GALLERY OF MODERN ART | THE CELLULAR WORLD– GLASGOW INTERNATIONAL 2018

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GoMA,Royal Exchange Square, Glasgow G1 3AH

Joseph Buckley, Jamie Crewe, Jesse Darling, Cécile B. Evans, Lynn Hershman-Leeson, E. Jane, Sam Keogh, Mai-Thu Perret, John Russell. 

The Cellular World: Cyborg-Human-Avatar-Horroropened opened on the first day of the Glasgow International at GoMA (Gallery of Modern Art), featuring five internationally-renowned artists and was curated by the festival’s director, Richard Parry.

The vast, neoclassical space of gallery 1 on the museum’s ground floor is intersected with washing lines by Jesse Darling, another immediately noticeable exhibit being John Russell’s digital backlit print Telepath(2018) showing a giant elephant’s head flanked by rows of recessing columns. It communicates with the interior, but the gigantic elephant’s head brings in a feeling of disturbance, reminding me of the all-seeing T.J. Eckleburg’s eyes from The Great Gatsby.

The show introduces the main theme of Director’s Programme, focused on the influence technology has on our lives. Its inauguration was accompanied by Sam Keogh’s performance, which highlighted the dystopian vision of our future.

The artist created a spaceship with a cryopod, and in dusty clothing resembling a sleepsuit – much to everyone’s joy – repeatedly rolled into and out of it. He was telling an interstellar travel story, walking around and crawling on the gallery’s floor. But his words resembled mumbling and gradually the memory loss becomes evident as the artist was struggling to make sense of his surroundings.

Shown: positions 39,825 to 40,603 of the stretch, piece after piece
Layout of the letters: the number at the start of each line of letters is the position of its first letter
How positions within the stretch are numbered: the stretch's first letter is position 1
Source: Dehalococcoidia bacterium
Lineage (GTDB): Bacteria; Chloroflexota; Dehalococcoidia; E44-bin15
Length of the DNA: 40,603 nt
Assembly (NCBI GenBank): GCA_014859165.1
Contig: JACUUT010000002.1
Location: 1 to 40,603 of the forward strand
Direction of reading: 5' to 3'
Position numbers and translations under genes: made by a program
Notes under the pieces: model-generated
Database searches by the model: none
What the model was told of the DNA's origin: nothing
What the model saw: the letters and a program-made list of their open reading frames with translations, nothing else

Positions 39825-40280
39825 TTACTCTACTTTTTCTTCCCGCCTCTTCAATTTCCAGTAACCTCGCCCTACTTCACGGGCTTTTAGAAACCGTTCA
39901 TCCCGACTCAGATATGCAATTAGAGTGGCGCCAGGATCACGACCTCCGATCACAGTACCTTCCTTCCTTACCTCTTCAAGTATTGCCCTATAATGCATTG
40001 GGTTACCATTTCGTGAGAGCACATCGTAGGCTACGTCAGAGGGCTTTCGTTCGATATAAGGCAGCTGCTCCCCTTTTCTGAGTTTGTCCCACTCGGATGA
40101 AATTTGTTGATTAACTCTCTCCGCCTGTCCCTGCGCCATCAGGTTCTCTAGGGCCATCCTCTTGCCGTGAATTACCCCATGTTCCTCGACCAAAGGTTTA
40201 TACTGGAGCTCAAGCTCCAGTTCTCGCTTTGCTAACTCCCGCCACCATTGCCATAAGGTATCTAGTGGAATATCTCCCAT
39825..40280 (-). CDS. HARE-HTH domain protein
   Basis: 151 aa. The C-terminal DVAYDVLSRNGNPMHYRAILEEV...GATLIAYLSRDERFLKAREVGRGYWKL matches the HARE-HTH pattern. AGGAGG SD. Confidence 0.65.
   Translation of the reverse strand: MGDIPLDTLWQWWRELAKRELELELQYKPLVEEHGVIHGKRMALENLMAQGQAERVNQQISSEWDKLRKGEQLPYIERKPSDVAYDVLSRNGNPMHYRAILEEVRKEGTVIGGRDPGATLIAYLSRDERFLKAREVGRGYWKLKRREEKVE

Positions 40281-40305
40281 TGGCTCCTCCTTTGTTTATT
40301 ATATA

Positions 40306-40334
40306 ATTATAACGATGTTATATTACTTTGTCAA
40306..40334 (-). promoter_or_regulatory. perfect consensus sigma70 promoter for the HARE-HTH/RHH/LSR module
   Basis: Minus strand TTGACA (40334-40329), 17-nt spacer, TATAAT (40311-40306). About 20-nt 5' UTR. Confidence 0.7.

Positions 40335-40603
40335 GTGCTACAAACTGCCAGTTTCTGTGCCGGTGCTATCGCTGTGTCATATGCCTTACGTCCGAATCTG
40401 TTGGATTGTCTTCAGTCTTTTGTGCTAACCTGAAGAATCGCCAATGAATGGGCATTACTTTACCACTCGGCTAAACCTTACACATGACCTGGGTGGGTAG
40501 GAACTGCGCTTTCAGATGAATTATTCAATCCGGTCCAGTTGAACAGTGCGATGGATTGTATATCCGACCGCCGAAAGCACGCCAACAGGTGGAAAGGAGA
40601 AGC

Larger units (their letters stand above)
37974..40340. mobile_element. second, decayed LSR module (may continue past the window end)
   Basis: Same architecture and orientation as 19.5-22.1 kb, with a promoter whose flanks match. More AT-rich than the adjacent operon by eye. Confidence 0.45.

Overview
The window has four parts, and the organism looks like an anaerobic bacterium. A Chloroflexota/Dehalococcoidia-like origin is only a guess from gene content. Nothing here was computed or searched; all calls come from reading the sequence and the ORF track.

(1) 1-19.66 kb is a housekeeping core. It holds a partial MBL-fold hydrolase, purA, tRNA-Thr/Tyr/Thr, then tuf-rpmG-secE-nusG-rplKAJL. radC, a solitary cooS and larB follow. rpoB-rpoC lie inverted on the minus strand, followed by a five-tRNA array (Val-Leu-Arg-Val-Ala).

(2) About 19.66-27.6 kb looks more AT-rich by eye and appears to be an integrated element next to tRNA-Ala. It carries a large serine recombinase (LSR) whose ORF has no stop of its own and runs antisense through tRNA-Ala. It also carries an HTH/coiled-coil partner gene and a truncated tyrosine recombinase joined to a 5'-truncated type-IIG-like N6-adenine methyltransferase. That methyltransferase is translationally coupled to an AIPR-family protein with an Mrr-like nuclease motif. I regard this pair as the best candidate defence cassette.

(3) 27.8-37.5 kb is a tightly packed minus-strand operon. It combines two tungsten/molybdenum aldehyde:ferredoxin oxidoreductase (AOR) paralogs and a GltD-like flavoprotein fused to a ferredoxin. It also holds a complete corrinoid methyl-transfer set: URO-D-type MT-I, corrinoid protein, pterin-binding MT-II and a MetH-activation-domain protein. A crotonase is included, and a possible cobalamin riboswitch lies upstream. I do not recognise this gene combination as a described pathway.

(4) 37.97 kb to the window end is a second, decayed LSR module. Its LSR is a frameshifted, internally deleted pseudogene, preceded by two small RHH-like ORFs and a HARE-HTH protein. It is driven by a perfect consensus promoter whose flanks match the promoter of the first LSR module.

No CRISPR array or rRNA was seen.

The Cellular World attempts at defining and exploring what identity is in times when it can be easily erased or changed. Anything can be potentially done incognito, from finding drugs to finding recipes for the dinner.

The identity question is also addressed with Joseph Buckley’s work Psychic Armour for Black Northerners (2017), consisting of hollow concrete blocks topped with a row of heads covered in red, referencing medieval armour and African masks. In the age where the walls symbolise division, Buckley, in turn, proposed his work as a sign of protecting own cultural heritage of the black northerners.

Only when leaving the exhibition I noticed a neon artwork “2016” hanging above the doorway, another work by Joseph Buckley, The Tsar says, one hundred years ago today. “1917 must surely be better”(2017).  Buckley refers to the 1917 Russian Revolutions and the following execution of the royal family. Similarly, the world events which followed the 2016 edition of the Glasgow International seemed to be unexpected and, as probably in 1916, many hopes and dreams were crushed in the course of a year.

The Cellular World presents an uncanny space in between the safety of the Internet domains and turmoil of the outside world. On one hand, the physicality of the works points out to something real, but on the other hand, their bizarreness, both in their forms and in their relations to other works indicates how defining an identity in 2018 is an open-ended task.

By Maria Cynkier

 

 

 

 

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